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Gridelli C , Aapro M , Ardizzoni A , Balducci L , De Marinis F , Kelly K , Le Chevalier T , Manegold C , Perrone F , Rosell R , Shepherd F , De Petris L , Di Maio M , Langer C
Treatment of advanced non-small-cell lung cancer in the elderly: Results of an international expert panel
Journal of Clinical Oncology. 2005 May 1;23(13) :3125-3137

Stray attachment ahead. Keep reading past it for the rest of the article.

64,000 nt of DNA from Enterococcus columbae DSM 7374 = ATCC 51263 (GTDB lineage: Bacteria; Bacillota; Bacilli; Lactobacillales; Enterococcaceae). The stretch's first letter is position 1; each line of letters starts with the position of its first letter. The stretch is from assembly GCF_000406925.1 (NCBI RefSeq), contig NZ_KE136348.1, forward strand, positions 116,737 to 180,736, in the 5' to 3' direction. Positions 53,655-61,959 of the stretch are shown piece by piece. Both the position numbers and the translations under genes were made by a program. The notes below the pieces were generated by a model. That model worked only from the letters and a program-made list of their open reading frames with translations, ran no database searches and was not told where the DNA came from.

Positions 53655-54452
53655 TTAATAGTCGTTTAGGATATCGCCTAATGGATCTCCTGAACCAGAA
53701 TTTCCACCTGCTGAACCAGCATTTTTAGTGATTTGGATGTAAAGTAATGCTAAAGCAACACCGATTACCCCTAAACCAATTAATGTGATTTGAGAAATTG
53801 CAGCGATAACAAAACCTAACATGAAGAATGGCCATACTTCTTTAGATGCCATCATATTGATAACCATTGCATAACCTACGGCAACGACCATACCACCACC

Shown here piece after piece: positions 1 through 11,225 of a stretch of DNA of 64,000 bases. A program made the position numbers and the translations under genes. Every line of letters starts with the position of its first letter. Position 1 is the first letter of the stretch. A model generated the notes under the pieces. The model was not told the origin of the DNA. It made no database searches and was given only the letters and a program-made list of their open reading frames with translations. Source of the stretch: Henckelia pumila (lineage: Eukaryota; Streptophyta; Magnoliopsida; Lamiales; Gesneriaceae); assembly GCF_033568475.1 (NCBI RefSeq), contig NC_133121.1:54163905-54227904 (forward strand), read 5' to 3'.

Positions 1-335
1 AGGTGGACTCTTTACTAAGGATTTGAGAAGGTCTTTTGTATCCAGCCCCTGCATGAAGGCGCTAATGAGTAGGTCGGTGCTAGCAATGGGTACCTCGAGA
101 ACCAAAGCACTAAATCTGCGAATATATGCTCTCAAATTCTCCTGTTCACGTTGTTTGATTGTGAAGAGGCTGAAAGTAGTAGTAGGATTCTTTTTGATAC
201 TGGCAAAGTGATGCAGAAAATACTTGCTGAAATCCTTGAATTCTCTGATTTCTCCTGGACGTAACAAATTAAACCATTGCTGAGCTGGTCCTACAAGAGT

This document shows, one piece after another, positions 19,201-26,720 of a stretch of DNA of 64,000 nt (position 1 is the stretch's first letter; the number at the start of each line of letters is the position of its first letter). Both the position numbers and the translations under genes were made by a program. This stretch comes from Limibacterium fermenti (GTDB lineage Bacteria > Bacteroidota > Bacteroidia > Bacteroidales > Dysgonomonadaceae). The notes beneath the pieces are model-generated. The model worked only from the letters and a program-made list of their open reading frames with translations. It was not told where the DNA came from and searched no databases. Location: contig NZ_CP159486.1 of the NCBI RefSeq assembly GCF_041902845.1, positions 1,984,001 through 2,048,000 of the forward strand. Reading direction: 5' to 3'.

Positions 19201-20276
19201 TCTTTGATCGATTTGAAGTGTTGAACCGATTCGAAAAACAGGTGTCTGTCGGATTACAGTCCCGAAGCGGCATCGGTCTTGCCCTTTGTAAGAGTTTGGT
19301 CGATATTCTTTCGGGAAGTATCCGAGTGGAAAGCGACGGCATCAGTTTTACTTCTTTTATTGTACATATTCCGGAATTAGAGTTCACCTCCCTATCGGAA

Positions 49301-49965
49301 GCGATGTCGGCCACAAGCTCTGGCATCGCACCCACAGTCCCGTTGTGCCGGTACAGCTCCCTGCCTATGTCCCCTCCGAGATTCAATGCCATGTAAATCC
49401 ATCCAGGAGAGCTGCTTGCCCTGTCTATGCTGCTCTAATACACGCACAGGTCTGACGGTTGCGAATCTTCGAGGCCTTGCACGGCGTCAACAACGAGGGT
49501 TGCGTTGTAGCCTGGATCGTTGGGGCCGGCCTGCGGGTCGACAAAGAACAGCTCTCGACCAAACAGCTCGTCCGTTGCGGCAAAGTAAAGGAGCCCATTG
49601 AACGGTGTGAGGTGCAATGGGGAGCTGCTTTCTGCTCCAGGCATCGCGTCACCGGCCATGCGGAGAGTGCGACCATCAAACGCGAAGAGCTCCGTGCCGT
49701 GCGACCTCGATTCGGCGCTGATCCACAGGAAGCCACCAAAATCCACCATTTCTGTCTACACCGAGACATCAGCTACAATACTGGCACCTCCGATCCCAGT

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The best treatment for elderly patients with advanced non-small-cell lung cancer (NSCLC) is still debated. To guide clinical management of these patients and suggest the priorities for clinical research in this field, an International Expert Panel met in Naples, Italy, on April 19 to 20, 2004. Results and conclusions based on a review of evidence available in the literature to date are presented in this article. A comprehensive geriatric assessment is recommended to better define prognosis and to predict tolerance to treatment. In the first randomized study dedicated to elderly NSCLC patients, single-agent vinorelbine showed superiority over supportive care alone, both in terms of survival and quality of life. In a large randomized trial, gemcitabine plus vinorelbine failed to show any advantage over either agent alone. Subset analyses suggest that the efficacy of platinum-based combination chemotherapy is similar in fit older and younger patients, with an acceptable increas e in toxicity for elderly patients. These data should be interpreted cautiously because retrospective subgroup analyses are encumbered by selection bias; hence, randomized trials dedicated to platinum-based chemotherapy for nonselected elderly patients are warranted. Several promising biologic therapies are under investigation; however, with present data, target-based agents as first-line treatment for elderly NSCLC patients are not yet recommended. Clinical research, with trials specifically designed for elderly patients, is mandatory. With the current evidence, single-agent chemotherapy with a third-generation drug (vinorelbine, gemcitabine, a taxane) should be the recommended option for nonselected elderly patients with advanced NSCLC. Platinum-based chemotherapy is a viable option for fit patients with adequate organ function. Best supportive care remains important, in addition to chemotherapy or as the exclusive option for patients who are unsuitable for more aggressiv e treatment.
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